I got the news about Stuxnet from one of my computer engineers. He said, 'Of course you know we were waiting for something really bad…Well, it happened.' – Eugene Kaspersky, Russian cybersecurity expert
The days of tanks and high-powered munitions as primary weapons of war may soon be fading into the past. What has the potential to quickly overtake them is a form of cyber warfare that now lays dormant on countless computers worldwide, with the power to attack national institutions and infrastructure before war is ever declared. Far beyond hacking or spying, this sophisticated malware, a computer virus known as Stuxnet, is unregulated, veiled in secrecy, and, without public discourse, changing the nature of warfare.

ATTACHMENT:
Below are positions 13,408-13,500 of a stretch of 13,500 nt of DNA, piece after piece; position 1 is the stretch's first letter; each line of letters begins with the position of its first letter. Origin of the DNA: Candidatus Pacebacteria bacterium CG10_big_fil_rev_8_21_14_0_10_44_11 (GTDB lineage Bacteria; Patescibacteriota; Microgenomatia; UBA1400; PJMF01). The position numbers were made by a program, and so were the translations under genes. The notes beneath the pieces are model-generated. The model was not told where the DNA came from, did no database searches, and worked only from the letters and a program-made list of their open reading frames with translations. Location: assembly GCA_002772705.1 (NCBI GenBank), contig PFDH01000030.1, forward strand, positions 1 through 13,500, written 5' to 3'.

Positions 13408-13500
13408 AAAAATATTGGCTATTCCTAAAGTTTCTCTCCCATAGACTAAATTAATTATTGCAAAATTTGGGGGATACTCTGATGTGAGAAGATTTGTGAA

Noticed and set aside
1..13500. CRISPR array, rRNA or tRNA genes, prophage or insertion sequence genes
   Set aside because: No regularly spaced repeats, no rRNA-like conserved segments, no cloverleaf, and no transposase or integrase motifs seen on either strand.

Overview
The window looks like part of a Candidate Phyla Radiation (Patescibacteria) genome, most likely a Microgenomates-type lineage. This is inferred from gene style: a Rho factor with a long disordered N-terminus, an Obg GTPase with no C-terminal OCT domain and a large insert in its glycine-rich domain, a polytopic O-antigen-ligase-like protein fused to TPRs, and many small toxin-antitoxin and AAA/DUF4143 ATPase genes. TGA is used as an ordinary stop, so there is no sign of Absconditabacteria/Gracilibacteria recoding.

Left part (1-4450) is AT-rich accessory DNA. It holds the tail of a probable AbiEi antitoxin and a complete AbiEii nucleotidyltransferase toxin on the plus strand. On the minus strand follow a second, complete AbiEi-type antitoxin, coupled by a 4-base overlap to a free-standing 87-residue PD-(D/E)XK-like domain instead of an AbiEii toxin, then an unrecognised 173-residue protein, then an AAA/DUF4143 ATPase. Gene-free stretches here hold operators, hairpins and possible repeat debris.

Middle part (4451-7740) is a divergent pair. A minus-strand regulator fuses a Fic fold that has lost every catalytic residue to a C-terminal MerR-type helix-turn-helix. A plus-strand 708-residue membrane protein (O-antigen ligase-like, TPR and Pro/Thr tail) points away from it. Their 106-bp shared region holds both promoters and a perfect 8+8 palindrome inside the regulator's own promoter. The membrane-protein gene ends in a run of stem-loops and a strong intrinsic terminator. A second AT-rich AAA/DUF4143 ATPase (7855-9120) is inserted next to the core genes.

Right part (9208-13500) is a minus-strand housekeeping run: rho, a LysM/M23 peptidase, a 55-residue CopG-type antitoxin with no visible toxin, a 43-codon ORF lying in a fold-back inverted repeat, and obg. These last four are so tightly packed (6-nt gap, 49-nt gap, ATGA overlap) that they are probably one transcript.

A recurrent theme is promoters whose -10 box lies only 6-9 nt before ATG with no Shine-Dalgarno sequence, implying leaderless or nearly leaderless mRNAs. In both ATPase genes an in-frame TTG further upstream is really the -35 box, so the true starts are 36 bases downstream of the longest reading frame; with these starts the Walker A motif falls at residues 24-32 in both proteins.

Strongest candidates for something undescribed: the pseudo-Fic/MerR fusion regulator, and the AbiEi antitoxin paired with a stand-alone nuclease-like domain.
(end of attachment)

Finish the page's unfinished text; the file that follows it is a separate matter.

But according to Zero Days, a new film by Academy Award® winner Alex Gibney, Stuxnet is only the first of many more computer viruses capable of destroying critical systems – electrical grids, nuclear power plants, telecom, traffic, and water treatment facilities – and flipping the switch on the next global war. In a world where the conventional "rules of war" are thrown to the side, are secretive cyberweapons the new standard in national security?
Join New America's Cybersecurity Initiative for a screening of Zero Days and a conversation with the filmmaker and leading national security experts on the digital future of war, national security, and the democratic process.
Alex Gibney @alexgibneyfilm
Writer and Director, Zero Days
Ian Wallace @pianwallace
Senior Fellow and Co-director, Cybersecurity Initiative, New America
Fred Kaplan @fmkaplan
War Stories Columnist, Slate
Author, Dark Territory: The Secret History of Cyber War
Karen Greenberg @KarenGreenberg3
Director, Center on National Security, Fordham School of Law
Author, Rogue Justice: The Making of the Security State